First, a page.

Former Sen. Byron Dorgan said Thursday that North Dakota higher education officials shouldnâ€™t be criticized for their steps toward retiring UNDâ€™s Fighting Sioux nickname and logo.
The UND alumnus said he supports the name and spent his time on campus cheering for the Fighting Sioux. But he said the work to transition away from the nickname â€” work that was recently suspended with the Legislatureâ€™s approval of a law ordering UND to keep the name â€” was a matter of President Robert Kelley and other officials doing what they were asked to do.
â€œI donâ€™t think thereâ€™s much question that the State Board of Higher Education and then the president of the university had described what they had to be doing,â€ he said. â€œAnd I donâ€™t think that they can be criticized for that, even though I support the name.â€
Dorgan made the comments Thursday morning while speaking to a state and local government class on the UND campus.
Later in the day, he visited the Chester Fritz Library to view the future home of documents from his 30-year career in Congress. The Democrat, who didnâ€™t seek re-election last year, signed an agreement in December to transfer more than 1,700 boxes of his congressional papers to the university.
Students asked Dorgan about a variety of national and state issues, including U.S. military actions in Libya, getting a grip on the countryâ€™s debt and the effort to finalize plans for a $1.7 billion Red River diversion to protect Fargo-Moorhead from spring flooding.
When asked if he thought it was a good idea for the Legislature to get involved in the Fighting Sioux nickname, Dorgan said he hasnâ€™t been following state lawmakersâ€™ work on the issue this session.
But he said the recently passed legislation comes with a big â€œdilemmaâ€ â€” not retiring the nickname could have consequences for UND teams in post-season games based on the terms of a 2007 lawsuit settlement.
â€œIf I felt that the use of the name is disrespectful, I would never support it,â€ he said. â€œWeâ€™ve gone beyond that at this point with the NCAA and thereâ€™s not much we can do to affect the NCAAâ€™s decisions.â€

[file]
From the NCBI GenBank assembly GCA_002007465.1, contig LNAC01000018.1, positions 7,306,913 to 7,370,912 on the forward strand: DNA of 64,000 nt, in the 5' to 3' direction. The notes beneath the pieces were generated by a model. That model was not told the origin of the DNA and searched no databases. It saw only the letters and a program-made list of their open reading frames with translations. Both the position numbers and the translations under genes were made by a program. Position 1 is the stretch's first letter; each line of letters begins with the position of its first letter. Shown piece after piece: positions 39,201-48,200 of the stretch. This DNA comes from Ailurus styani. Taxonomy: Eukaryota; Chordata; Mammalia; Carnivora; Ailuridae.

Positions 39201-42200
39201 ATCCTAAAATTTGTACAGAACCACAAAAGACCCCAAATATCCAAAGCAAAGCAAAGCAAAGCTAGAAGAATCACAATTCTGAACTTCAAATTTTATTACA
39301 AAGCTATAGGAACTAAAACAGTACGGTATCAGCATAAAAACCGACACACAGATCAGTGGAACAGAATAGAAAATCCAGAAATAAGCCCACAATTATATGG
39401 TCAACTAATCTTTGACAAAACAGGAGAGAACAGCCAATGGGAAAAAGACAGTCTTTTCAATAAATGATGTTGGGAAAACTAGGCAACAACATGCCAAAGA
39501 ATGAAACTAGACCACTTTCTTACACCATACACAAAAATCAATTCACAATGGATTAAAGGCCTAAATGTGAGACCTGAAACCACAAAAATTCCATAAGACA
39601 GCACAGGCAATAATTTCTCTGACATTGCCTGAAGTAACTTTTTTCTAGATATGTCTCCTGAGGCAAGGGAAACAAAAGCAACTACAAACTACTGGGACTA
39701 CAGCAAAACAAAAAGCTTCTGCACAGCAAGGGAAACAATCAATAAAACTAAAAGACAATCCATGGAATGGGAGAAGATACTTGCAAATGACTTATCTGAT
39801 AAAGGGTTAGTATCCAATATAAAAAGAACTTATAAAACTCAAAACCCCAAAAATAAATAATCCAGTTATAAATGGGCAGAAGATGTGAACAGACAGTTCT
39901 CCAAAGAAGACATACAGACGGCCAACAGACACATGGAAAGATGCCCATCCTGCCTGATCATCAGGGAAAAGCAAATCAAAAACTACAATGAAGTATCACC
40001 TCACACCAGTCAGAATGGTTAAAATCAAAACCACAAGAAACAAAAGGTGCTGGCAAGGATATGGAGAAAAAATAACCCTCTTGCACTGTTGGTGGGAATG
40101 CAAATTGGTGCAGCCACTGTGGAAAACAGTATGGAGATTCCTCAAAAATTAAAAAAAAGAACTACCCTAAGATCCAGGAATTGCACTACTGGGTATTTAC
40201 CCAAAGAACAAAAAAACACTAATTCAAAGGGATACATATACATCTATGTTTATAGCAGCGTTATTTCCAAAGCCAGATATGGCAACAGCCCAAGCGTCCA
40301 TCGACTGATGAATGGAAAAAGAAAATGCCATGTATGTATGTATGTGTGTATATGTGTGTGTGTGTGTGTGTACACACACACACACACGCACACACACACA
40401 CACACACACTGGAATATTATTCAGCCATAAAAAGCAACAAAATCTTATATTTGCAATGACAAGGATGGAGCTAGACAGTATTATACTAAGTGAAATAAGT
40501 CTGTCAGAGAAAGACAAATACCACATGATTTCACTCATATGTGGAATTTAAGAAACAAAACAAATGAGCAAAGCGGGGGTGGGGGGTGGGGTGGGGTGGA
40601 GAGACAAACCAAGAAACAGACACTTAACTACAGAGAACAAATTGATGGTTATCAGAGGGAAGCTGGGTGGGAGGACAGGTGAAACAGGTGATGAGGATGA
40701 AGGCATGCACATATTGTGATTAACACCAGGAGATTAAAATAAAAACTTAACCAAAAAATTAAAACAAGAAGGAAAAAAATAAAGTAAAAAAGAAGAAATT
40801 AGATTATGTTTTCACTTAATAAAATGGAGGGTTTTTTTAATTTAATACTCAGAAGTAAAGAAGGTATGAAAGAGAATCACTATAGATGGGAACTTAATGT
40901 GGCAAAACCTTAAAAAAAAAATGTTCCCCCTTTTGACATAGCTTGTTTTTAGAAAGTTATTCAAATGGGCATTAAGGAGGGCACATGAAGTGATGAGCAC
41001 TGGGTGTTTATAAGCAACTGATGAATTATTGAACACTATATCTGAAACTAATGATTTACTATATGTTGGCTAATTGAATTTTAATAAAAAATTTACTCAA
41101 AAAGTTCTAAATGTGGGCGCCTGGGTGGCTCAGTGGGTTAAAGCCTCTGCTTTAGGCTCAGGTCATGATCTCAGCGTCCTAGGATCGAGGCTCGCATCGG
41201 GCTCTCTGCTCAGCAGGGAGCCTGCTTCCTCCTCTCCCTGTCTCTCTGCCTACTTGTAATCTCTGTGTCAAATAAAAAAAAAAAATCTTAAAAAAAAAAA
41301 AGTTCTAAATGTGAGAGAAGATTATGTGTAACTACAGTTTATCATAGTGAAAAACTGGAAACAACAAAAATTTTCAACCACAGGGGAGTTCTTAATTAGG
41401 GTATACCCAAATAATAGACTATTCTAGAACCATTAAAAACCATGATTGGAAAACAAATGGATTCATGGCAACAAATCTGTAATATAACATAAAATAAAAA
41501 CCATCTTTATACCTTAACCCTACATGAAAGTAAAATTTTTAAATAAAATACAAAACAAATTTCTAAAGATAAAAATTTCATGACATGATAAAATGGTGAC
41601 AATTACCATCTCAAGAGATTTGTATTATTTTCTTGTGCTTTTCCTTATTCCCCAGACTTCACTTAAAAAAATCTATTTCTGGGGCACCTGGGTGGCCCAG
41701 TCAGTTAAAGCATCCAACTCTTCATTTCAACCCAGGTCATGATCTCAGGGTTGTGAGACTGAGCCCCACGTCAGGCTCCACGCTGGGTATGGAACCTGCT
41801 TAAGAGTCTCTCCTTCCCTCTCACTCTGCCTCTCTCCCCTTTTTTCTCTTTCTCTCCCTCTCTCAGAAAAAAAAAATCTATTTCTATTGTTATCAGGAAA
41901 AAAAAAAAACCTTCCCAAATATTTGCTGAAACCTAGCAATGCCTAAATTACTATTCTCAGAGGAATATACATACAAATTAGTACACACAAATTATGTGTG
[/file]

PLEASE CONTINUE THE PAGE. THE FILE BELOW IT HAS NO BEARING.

Dorgan also was asked to discuss the ongoing work to finalize details for a $1.7 billion Red River diversion project that would protect the Fargo-Moorhead area during spring flooding.
He said residents and local officials are now gearing up for the possibility of major flooding at Fargo this spring, and heâ€™s confident their efforts will lead to another successful flood fight.
But Dorgan the diversion plan is a much different situation than the push for permanent flood protection in Grand Forks following its devastating 1997 flood.
â€œWhen you see the evacuation of an entire city and then see the downtown area while in a flood burning out of control, all of a sudden people say, â€˜This canâ€™t ever happen again,â€™â€ he said. â€œThis city galvanized very quickly.â€
Thatâ€™s not the case with the Fargo diversion plan, Dorgan said, because the high cost and concerns about the projectâ€™s downstream impact have sometimes made it hard for local leaders to find common ground.
â€œIt is a big, big, big project, but it needs to be done,â€ he said.
U.S. military intervention in Libya was another topic that came up during Dorganâ€™s visit to campus.
He said he thinks President Barack Obama â€œmade a mistakeâ€ with his handling of the military effort because he didnâ€™t discuss his plans with lawmakers.
â€œHe should have at the very least before making the judgment he made had the leadership of the House and the Senate down and did consultation,â€ he said.
Dorgan said the military action in Libya isnâ€™t a declared war â€” which would require the approval of Congress â€” but instead was a result of an order Obama is allowed to give under the War Powers Resolution.
He said there are some circumstances that would be appropriate for the president to begin a war without a congressional declaration, including times when the U.S. faces an immediate threat of military action.
â€œThatâ€™s different than what happened with Iraq and also Afghanistan, and now Libya,â€ he said. â€œIt seems to me there needs to be a much straighter line and a much greater connection between the authority to declare war and the determination to declare it when itâ€™s in the national interest.â€